January 24, 2013

More Disney Artists

Here are some of the early Disney animators that aren't necessarily lumped in with the Nine Old Men, however, their contributions to early Disney films is immeasurable.

                                                                      Freddy Moore

Bill Tytla

An some more pics of the legendary Nine Old Men.....

                                                                       Eric Larson

Frank Thomas and Ollie Johnston

John Lounsbery

                                                                      Marc Davis

Milt Kahl

Woolie Wolfgang Reitherman

Walt AND Roy Disney

Many Disney and non Disney fans alike may not understand that Disney is a shared success story between two brothers. It's true. Walt had an older brother who was just as much a part of the Disney success as his dreamer brother.
I believe that Walt Disney succeeded not only because of his never ending ideas and dreams, but because his brother named Roy worked behind the scenes to help him reach those dreams.

Not many people know that.

You see, while Walt kept his head in the clouds dreaming up stories and characters, Roy was working on the financial side so that Walt's dreams would become a possibility. Could Walt have accomplished all that he wanted to do if it were not for his brother, Roy?

I say no. That is a hard sell.

Roy Disney allowed Walt to keep his dreams alive and venture forth without all the realistic headaches that always come with business ventures. The realities are what keep many people from reaching their dreams...Creative minds need to be free from the constraints of reality. Roy was creative in a different way. With numbers, business decisions, lawyers, and capital. Without someone doing the nitty gritty detail work, ...dreams are really just that...a dream.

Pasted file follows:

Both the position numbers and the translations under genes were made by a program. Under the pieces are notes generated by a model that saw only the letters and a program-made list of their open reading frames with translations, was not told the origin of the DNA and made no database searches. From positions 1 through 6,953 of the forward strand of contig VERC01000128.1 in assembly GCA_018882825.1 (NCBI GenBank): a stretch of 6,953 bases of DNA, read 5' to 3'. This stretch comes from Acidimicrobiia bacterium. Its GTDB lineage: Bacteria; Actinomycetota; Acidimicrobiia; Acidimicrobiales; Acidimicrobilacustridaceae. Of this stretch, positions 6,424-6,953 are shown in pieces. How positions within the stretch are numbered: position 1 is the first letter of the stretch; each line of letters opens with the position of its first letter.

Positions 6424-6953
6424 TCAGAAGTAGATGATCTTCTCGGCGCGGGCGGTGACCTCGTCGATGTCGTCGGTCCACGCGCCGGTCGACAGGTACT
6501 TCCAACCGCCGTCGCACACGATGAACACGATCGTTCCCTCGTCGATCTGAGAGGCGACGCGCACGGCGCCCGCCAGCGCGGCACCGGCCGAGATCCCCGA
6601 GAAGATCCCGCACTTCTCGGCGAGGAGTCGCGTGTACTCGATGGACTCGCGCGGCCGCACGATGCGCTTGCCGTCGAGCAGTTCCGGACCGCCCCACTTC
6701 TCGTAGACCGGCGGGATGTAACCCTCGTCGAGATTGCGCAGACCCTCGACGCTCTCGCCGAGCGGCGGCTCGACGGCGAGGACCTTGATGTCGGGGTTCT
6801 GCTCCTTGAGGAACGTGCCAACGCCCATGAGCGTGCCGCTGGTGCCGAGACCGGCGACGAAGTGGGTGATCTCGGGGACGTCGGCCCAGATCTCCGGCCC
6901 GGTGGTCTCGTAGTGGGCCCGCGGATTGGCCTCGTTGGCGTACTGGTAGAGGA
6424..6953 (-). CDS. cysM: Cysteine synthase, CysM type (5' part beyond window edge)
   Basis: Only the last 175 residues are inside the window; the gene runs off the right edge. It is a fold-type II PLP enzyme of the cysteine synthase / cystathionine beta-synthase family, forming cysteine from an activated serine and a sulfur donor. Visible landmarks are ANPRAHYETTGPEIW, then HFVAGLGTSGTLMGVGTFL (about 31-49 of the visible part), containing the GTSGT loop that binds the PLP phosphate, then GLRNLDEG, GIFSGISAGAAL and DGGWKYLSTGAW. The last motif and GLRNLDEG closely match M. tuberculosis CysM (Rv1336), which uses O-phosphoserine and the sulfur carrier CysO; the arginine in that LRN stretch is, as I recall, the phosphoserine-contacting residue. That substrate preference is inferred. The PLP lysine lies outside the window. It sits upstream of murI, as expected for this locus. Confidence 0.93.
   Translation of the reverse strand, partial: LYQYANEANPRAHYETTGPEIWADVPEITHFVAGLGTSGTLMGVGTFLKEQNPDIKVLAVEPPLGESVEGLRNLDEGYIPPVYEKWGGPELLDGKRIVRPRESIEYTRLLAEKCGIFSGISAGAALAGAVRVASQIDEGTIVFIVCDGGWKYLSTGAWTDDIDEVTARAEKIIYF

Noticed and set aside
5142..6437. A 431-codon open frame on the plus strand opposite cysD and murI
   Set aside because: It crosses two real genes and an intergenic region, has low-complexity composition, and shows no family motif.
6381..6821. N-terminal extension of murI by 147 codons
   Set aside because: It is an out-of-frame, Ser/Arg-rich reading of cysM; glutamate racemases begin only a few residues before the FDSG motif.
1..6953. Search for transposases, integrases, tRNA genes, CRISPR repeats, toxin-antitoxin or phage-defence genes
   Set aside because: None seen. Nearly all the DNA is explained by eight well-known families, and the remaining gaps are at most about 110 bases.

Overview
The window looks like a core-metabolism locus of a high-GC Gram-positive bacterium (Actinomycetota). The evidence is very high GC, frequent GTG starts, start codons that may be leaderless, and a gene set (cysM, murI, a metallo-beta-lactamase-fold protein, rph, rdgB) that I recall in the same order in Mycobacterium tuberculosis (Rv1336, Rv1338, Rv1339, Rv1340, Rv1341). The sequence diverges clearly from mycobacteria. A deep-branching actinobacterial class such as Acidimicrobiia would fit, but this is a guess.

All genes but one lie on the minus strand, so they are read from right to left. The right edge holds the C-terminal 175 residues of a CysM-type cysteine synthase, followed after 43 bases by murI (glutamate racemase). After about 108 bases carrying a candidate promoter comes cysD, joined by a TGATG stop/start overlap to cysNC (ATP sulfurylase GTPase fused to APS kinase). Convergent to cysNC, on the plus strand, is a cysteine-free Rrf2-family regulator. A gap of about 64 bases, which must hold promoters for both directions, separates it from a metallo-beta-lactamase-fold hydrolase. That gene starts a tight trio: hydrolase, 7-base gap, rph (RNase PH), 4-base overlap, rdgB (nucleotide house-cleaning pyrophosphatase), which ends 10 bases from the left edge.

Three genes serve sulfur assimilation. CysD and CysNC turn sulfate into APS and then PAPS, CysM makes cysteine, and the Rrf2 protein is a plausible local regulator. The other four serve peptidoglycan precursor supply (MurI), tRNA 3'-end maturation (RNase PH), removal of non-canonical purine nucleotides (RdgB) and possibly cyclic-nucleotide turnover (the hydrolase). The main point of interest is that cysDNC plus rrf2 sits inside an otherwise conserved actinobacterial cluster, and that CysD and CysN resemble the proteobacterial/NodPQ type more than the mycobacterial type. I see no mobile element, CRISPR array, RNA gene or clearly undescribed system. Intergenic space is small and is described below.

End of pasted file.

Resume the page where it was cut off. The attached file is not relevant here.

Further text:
Roy was the accountant, the financer, the paper pusher, the number cruncher, the pull the strings behind the curtain kind of guy....seriously folks, Walt needed Roy just as much as Roy needed Walt. Roy made it possible that Walt could keep focused on the creative without being bogged down by the reality of constant constraint of capital/ investors/ fundraising and all the details on paper that could inhibit a mind such as Walts.

The brothers got into many fights over dreams vs. reality....Walt wasn't thinking within the bounderies of money, restrictions, and guidlines. He was all about story, and the magic of storytelling....but in the end, they were a perfect match.
They are what I would call a team with a "perfect formula". On one side, you have the creative inventor....on the other side...the clever business mind.
Without the best of both worlds, you really don't have much.

Most of all, these loving brothers trusted each other in their respective roles. Their family bond as brothers, helped them get through the toughest of times.
Roy believed in Walts dream, and Walt knew Roy could help him get there.

I don't think Walt would have succeeded without Roy....and I think Roy should be given due credit for his part in creating the incredibly successful Disney Empire.

Flora and Elias Disney. (Mom and Dad)

Walt the Dreamer.

Roy the Realist.

A true Dream Team

More of Disney's Nine Old Men

Ward Kimball

I just pre- ordered my book.
I think it ships in July, 2013.

Full Steam Ahead!: The Life and Art of Ward Kimball [Hardcover]

(Author), Brad Bird (Foreword)
July 9, 2013
"Ward's the one man who works for me I call a genius," Walt Disney once noted. Ward Kimball's career as an animator and Academy Award-winning director at Disney between the 1930s and the 1970s is legendary, but the work he created outside of the animation studio was equally fascinating, including operating a railroad in his backyard and founding the notorious Dixieland jazz band Firehouse Five Plus Two. With unprecedented access to his personal archives, celebrated animation historian Amid Amidi unearthed hundreds of never-before-seen drawings, paintings, comics, letters, and photos, including concept art and stories from his occasionally turbulent career at Disney. Featuring interviews with dozens of Ward's colleagues, relatives, students, and friends, Amidi paints a complex portrait of one of animation's most irreverent and influential artists in this definitive must-have biography.